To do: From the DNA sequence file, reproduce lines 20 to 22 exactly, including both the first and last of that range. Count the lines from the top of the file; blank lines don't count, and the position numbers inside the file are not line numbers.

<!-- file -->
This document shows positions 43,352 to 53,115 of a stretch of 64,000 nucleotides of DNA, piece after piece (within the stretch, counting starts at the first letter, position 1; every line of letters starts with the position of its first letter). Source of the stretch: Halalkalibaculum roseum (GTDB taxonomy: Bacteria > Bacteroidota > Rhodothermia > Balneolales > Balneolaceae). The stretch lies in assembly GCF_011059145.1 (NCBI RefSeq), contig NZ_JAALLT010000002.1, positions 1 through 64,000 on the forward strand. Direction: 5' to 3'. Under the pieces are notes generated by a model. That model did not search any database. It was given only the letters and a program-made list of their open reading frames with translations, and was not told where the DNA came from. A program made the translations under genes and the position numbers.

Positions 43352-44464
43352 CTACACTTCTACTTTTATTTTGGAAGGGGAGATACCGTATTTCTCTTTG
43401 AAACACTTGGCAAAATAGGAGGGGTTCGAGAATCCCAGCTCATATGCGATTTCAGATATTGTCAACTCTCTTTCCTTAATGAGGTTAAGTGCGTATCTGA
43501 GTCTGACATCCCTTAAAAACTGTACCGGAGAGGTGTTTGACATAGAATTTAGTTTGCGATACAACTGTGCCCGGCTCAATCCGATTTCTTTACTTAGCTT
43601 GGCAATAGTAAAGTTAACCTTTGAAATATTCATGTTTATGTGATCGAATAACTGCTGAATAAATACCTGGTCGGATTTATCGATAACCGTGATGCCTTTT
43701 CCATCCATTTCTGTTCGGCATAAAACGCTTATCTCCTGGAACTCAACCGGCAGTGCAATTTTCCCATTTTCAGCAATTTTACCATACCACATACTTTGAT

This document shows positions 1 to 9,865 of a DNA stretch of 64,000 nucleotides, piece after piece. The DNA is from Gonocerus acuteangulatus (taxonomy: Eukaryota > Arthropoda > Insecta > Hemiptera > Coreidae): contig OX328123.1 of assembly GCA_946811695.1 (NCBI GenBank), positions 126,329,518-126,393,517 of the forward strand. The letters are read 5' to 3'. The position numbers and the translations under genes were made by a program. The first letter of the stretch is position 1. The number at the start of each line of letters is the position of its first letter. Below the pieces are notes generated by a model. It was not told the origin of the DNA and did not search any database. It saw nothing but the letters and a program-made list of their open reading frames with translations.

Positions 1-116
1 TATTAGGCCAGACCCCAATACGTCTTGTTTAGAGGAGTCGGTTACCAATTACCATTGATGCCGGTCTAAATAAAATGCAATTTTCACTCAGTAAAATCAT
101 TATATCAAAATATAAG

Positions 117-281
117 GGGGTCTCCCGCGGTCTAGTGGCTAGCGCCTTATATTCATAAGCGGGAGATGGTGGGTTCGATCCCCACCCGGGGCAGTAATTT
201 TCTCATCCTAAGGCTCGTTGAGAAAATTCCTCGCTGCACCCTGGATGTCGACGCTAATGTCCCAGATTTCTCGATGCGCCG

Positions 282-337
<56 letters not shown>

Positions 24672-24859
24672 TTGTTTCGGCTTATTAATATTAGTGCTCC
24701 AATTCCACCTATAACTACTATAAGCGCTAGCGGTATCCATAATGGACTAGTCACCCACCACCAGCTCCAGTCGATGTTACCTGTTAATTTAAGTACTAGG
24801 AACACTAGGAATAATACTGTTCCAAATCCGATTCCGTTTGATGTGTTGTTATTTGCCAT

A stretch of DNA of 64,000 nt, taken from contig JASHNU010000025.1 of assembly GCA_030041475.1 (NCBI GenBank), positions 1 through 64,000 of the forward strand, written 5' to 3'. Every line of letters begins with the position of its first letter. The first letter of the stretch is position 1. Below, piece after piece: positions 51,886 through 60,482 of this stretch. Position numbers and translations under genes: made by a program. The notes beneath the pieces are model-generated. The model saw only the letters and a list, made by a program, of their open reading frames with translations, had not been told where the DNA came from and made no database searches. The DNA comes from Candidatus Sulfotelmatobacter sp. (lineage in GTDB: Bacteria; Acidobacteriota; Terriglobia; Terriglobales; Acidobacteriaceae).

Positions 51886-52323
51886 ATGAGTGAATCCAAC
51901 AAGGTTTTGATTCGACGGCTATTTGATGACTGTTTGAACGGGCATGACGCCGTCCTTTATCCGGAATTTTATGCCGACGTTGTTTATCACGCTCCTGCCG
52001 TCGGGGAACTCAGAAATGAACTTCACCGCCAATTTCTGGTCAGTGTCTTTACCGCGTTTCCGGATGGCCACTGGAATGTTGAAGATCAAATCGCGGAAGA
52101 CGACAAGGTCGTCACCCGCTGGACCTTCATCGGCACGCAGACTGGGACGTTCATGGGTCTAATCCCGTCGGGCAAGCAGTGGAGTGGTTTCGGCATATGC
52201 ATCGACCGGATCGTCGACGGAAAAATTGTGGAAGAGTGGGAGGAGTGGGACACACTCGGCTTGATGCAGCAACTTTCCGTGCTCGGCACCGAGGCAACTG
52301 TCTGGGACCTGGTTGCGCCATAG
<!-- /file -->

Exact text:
24801 AACACTAGGAATAATACTGTTCCAAATCCGATTCCGTTTGATGTGTTGTTATTTGCCAT

A stretch of DNA of 64,000 nt, taken from contig JASHNU010000025.1 of assembly GCA_030041475.1 (NCBI GenBank), positions 1 through 64,000 of the forward strand, written 5' to 3'. Every line of letters begins with the position of its first letter. The first letter of the stretch is position 1. Below, piece after piece: positions 51,886 through 60,482 of this stretch. Position numbers and translations under genes: made by a program. The notes beneath the pieces are model-generated. The model saw only the letters and a list, made by a program, of their open reading frames with translations, had not been told where the DNA came from and made no database searches. The DNA comes from Candidatus Sulfotelmatobacter sp. (lineage in GTDB: Bacteria; Acidobacteriota; Terriglobia; Terriglobales; Acidobacteriaceae).

Positions 51886-52323